Lest we forget, Kaepernick chose a silent mode of protest and, in the month immediately following, 15 more black people died in encounters with police. What kind of measured tone should we, as a society, strike to raise questions about the nearly 600 Americans killed by police in 2017, particularly when the combined total of such deaths in England and Wales across a nearly 30-year span is 67?

History bears witness to the violence that nonviolent protest has generally garnered. Similarly, within college and university settings, it does not seem to matter whether one chooses a direct form of protest or plays the role of good university citizen — you still pay a price for speaking truth to power.

The Distraction

Kaepernick has also been labeled a “distraction,” meaning his politics distract from the teams’ focus on the primary work at hand: football. Some well-meaning “supporters” have even suggested that perhaps Kaepernick prefers his activist work to his day job. Outspoken academics, often perceived as “activists,” receive similar messages from their colleagues, and grad students from their advisers; they are told either tacitly or explicitly to concentrate on their work and leave their political activities for a more appropriate space and time.

The problem with such advice is that it fails to understand that we are women, people of color and otherwise minoritized faculty all the time, not just between the hours of nine and five. And whether we speak out while on the job or not, there are still consequences for just being who we are. The struggle to be perceived as rational, reasonable, collaborative and nonthreatening in environments where even the mere utterance of the words “racism” or “sexism” is experienced as injurious is constant. And the dilatory effects of carrying the weight of this struggle are well documented.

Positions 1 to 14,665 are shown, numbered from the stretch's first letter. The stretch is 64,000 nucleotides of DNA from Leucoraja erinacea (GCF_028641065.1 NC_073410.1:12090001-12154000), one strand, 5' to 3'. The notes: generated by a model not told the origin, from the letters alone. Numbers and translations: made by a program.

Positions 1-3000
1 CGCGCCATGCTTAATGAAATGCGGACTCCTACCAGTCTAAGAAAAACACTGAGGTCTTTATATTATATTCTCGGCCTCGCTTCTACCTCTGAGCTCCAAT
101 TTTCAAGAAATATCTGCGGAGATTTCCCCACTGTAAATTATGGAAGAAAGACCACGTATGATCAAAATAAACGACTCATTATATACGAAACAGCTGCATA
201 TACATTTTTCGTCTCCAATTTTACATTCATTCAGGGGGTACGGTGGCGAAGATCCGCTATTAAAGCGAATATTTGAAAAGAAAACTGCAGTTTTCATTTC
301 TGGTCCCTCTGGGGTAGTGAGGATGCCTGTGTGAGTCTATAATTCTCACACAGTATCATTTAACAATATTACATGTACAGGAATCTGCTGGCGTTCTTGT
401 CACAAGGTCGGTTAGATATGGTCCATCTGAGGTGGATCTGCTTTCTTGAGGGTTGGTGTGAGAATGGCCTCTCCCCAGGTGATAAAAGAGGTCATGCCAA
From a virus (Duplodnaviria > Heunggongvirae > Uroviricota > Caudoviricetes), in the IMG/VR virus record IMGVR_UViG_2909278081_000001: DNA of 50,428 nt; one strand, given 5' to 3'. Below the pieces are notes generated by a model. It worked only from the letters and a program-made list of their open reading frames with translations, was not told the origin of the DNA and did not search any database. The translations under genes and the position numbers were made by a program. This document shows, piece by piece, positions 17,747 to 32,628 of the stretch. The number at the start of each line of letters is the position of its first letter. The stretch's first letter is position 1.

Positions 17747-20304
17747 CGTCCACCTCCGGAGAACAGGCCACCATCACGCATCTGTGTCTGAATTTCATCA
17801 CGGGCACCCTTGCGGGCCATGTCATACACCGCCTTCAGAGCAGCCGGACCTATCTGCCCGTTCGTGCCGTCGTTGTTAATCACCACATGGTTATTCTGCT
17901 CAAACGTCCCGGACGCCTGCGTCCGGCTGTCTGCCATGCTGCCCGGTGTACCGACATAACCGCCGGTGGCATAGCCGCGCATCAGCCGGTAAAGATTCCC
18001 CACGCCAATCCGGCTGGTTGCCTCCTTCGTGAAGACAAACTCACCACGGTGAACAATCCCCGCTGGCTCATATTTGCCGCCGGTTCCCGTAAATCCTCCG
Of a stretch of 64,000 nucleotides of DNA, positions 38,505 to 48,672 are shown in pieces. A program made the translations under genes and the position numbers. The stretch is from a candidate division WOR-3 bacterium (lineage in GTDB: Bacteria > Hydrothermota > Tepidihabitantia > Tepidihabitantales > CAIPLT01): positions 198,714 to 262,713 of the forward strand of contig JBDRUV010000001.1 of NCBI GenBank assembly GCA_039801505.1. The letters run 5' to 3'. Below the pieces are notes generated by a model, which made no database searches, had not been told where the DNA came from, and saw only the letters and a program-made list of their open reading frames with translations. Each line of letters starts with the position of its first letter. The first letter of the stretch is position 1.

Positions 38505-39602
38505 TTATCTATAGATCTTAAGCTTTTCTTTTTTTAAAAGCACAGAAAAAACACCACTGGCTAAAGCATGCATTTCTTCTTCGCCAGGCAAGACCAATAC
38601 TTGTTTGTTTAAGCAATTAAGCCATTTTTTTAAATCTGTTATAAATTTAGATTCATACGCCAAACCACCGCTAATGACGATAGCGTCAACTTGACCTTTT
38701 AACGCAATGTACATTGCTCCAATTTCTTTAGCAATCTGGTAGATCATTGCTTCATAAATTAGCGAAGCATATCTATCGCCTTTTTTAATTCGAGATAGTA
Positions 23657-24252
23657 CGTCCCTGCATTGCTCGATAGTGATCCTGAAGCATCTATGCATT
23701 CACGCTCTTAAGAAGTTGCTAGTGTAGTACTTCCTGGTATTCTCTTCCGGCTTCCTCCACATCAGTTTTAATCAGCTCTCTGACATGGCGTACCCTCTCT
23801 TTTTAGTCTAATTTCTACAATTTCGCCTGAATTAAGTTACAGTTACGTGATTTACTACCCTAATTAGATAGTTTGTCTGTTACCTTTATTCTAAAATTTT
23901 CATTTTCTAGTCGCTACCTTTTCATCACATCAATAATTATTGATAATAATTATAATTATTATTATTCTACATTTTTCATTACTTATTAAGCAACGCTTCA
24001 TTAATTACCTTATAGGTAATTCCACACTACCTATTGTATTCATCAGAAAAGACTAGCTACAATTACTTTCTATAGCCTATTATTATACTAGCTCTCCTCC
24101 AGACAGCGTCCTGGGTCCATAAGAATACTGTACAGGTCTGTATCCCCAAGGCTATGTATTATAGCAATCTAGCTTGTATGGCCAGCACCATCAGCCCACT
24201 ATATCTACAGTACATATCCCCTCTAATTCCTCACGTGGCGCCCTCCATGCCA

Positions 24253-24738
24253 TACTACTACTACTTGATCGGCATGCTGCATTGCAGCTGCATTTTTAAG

Conditional Acceptance

At the same time Kaepernick’s blackballing carries on, so does its denial, explained away through arguments that it is his lackluster performance and not his politics that is in question — despite all evidence to the contrary. In other words, his blackballing is justified because it isn’t blackballing at all; it’s just what happens when (suddenly) your skills are found to be subpar.

Academics who speak out similarly experience the questioning of their qualifications and performance either directly through denied promotions or indirectly through the disparagement of their scholarly expertise. That is, in the court of public opinion, one is typically found guilty until proven innocent. To the extent that it does not seem to matter if words are misconstrued, taken out of context or grounded in empirical evidence and historical facts, institutions often capitulate to public outcry before they stand behind their faculty. The outcome is the same: if you find yourself the subject of academic blackballing, your skills — the ability to teach and conduct research in a manner suitable to your profession and field — will be called into question.

Paying the Price of Admission

Insofar as the default setting for American society is defined by hierarchies of race, class and gender, then the work of social justice, by definition, requires disruption. Yet disruptive actions, whether in the form of public protest or speech acts, are rarely experienced as necessary or productive interventions — as moving us toward more just and equitable outcomes. On the contrary, they are viewed as un-American, disloyal and uncollegial.

To be sure, under such precarious work conditions, staying silent and keeping one’s eyes focused on the “prize” of tenure, promotion or other forms of academic recognition makes sense. But for as long as racism, sexism and other forms of oppression continue to negatively shape the work-life conditions of both American colleges and society, there is a stronger case to be made for staging protests of multiple kinds. We need to keep speaking up and out because the alternative — the ascendance of the authoritarian state and the neoliberal university — is unacceptable.

That said, it is also incumbent upon people in positions of power to reject the narrative of “disruptive” acts or speech as categorically negative and unproductive and, instead, embrace it as an important and necessary strategy for positive change. They need to support faculty and staff who come under attack, because once threats of lynching, bombing, death and rape become the regular consequence for the expression of ideas, we will have solidified our decline into pure despotism.